21:10 When you go out to do battle with your enemies and the Lord your God allows you to prevail 1 and you take prisoners, 21:11 if you should see among them 2 an attractive woman whom you wish to take as a wife, 21:12 you may bring her back to your house. She must shave her head, 3 trim her nails, 21:13 discard the clothing she was wearing when captured, 4 and stay 5 in your house, lamenting for her father and mother for a full month. After that you may have sexual relations 6 with her and become her husband and she your wife. 21:14 If you are not pleased with her, then you must let her go 7 where she pleases. You cannot in any case sell 8 her; 9 you must not take advantage of 10 her, since you have already humiliated 11 her.
1 tn Heb “gives him into your hands.”
2 tn Heb “the prisoners.” The pronoun has been used in the translation for stylistic reasons, to avoid redundancy.
3 sn This requirement for the woman to shave her head may symbolize the putting away of the old life and customs in preparation for being numbered among the people of the
4 tn Heb “she is to…remove the clothing of her captivity” (cf. NASB); NRSV “discard her captive’s garb.”
5 tn Heb “sit”; KJV, NASB, NRSV “remain.”
6 tn Heb “go unto,” a common Hebrew euphemism for sexual relations.
7 sn Heb “send her off.” The Hebrew term שִׁלַּחְתָּה (shillakhtah) is a somewhat euphemistic way of referring to divorce, the matter clearly in view here (cf. Deut 22:19, 29; 24:1, 3; Jer 3:1; Mal 2:16). This passage does not have the matter of divorce as its principal objective, so it should not be understood as endorsing divorce generally. It merely makes the point that if grounds for divorce exist (see Deut 24:1-4), and then divorce ensues, the husband could in no way gain profit from it.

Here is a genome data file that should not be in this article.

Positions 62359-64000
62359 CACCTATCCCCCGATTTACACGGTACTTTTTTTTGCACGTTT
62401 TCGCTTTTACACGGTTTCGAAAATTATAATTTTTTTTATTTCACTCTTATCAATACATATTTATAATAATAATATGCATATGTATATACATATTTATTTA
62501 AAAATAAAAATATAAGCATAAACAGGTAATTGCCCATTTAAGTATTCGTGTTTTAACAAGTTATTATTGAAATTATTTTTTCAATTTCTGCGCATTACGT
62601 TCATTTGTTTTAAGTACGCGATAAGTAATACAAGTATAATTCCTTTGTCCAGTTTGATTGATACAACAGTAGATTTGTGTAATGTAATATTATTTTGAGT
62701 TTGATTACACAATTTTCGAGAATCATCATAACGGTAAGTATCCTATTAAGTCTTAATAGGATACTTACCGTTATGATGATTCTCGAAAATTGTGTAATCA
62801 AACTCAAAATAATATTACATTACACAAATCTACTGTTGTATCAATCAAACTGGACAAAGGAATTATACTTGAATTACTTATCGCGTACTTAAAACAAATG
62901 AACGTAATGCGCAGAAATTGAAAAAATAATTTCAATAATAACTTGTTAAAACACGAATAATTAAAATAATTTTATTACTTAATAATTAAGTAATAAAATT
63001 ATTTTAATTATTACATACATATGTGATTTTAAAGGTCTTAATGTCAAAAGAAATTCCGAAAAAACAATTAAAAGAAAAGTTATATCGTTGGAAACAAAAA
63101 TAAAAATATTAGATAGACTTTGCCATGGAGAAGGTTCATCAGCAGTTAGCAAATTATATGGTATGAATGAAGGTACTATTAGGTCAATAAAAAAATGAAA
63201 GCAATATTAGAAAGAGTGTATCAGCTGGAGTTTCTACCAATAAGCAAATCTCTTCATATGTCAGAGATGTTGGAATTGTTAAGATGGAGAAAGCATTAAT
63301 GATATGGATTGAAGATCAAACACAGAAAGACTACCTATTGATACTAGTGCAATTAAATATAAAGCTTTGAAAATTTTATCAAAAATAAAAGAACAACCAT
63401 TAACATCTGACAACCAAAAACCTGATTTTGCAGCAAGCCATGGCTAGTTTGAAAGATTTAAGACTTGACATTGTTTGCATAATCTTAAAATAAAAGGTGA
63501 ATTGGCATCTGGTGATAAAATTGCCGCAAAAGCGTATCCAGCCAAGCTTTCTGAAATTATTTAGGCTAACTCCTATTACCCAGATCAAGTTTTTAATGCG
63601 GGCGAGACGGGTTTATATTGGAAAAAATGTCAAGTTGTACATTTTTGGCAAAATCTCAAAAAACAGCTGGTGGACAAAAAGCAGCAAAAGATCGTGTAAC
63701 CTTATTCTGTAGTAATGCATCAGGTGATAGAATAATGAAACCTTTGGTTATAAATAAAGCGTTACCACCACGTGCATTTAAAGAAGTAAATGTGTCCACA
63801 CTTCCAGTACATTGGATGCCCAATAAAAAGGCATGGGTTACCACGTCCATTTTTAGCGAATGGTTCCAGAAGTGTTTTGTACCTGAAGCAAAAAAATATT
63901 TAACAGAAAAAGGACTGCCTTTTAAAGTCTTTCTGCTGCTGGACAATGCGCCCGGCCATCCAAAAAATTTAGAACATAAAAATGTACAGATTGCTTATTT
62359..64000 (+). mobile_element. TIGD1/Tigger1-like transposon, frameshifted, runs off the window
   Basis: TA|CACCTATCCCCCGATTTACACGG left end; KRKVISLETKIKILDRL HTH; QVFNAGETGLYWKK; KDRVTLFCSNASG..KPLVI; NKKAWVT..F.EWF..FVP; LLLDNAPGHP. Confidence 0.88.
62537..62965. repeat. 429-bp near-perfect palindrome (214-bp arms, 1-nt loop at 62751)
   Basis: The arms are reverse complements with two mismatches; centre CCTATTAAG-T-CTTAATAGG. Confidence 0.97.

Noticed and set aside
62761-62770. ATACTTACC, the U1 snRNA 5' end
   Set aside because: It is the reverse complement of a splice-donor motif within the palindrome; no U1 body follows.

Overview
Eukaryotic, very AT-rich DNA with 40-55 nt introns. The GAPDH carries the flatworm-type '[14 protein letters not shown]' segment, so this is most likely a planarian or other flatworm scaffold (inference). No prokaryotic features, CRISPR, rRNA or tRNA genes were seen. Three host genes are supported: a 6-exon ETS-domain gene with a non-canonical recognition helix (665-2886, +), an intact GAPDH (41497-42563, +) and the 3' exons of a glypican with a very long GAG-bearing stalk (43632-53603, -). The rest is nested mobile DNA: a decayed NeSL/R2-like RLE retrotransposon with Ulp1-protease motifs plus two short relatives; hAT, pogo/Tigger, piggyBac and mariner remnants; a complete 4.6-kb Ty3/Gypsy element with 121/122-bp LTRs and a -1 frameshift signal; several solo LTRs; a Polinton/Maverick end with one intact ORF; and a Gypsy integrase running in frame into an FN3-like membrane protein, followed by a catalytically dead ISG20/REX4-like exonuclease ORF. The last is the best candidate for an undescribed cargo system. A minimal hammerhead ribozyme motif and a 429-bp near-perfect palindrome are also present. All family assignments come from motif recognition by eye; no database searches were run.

8 tn The Hebrew text uses the infinitive absolute for emphasis, which the translation indicates by the words “in any case.”
9 tn The Hebrew text includes “for money.” This phrase has not been included in the translation for stylistic reasons.
10 tn Or perhaps “must not enslave her” (cf. ASV, NAB, NIV, NRSV, NLT); Heb “[must not] be tyrannical over.”
11 sn You have humiliated her. Since divorce was considered rejection, the wife subjected to it would “lose face” in addition to the already humiliating event of having become a wife by force (21:11-13). Furthermore, the Hebrew verb translated “humiliated” here (עָנָה, ’anah), commonly used to speak of rape (cf. Gen 34:2; 2 Sam 13:12, 14, 22, 32; Judg 19:24), likely has sexual overtones as well. The woman may not be enslaved or abused after the divorce because it would be double humiliation (see also E. H. Merrill, Deuteronomy [NAC], 291).